A Murakami-inspired supernatural thriller. Japanese office drone Arisu finds his own life imitating the mystery novels of his favourite writer when his wife disappears and he finds he is being pursued by a sinister figure in a rabbit suit.
The third film from writer/director John Williams, Starfish Hotel is part detective thriller, part supernatural adventure, with similarities to the nightmarish worlds and off-kilter mysteries of David Lynch’s films and Haruki Murakami’s novels.
Jo Kuroda’s mystery novels have three things in common: they’re set in a disturbing realm called Darkland, they feature a sinister rabbit called Mr Trickster and they begin with a disappearance of a woman. Yuichi Arisu is a Tokyo wage-slave who lives an isolated existence. He finds his job meaningless and cannot connect with his beautiful wife, instead escaping into Koruda’s novels. One day, a number of events coincide: Jo Koruda has a new novel coming out; Arisu finds a strange man in a rabbit suit is following him around; and Arisu’s wife has gone missing. The next day he falls asleep on the underground and wakes to find himself sitting opposite Koruda, who persuades him to tell his own story, which involves an affair with a beautiful woman. They meet in the crumbling Starfish Hotel in a snowbound town in the far north of Japan. As Arisu’s story unfolds in a series of flashbacks and nightmares, the search for his wife continues. He tracks her to a private detective and on to an underground brothel called Wonderland. But when the brothel burns down and the detective is murdered, Arisu becomes the main suspect and he finds that the barriers between fiction and reality, dream and waking life are collapsing around him – under the aegis of Darkland.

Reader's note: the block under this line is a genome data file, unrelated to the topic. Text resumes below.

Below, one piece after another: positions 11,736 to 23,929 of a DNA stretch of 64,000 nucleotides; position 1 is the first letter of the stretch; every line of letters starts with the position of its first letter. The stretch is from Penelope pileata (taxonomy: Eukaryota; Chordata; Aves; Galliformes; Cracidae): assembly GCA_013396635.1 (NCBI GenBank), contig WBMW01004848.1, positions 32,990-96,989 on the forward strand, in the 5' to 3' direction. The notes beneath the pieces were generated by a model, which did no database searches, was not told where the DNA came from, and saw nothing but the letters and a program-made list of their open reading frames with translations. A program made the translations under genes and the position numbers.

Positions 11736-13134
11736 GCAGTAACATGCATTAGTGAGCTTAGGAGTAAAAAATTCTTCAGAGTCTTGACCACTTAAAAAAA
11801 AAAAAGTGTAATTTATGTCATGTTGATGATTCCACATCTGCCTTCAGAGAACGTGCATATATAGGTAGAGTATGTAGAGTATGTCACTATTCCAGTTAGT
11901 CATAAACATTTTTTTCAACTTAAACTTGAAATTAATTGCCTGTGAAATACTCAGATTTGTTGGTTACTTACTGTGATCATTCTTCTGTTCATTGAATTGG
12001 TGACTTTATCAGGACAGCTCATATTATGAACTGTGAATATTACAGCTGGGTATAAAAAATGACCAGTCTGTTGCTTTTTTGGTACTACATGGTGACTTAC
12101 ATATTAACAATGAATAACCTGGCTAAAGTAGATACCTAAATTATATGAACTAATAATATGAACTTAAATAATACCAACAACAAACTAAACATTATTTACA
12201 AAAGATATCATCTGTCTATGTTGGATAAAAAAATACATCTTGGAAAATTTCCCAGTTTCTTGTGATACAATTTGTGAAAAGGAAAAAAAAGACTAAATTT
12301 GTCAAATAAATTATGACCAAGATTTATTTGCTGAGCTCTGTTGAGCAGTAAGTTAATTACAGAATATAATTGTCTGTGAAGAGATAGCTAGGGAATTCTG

As the film contains a creepy figure in a shabby rabbit suit, Mr Trickster, comparisons have been made to Richard Kelly’s Donnie Darko, much to director Williams’ annoyance. In fact, the rabbit is a reference to the white rabbit in Lewis Carrol’s Alice in Wonderland, who leads Alice down into an alternate world governed by an altogether different form of logic. His name, Mr Trickster, identifies him as a figure from Japanese myth – the animal trickster or Tanuki. The Tanuki is literally translated as a ‘racoon dog’ and is associated with the fox and badger. He is a wily spirit who leads characters to their own destruction for his amusement.
Williams is an English filmmaker living in Japan. His films are immersed in Japanese culture – unusually, not from an ex-pat perspective – and feature Japanese actors. His first film was the 1996 Midnight Spin. In 2001, he followed this with the award-winning Firefly Dreams. Starfish Hotel won the Jury Prize at the Austin Fantastic Fest and the Grand Prize of European Fantasy at the Luxembourg International Film Festival.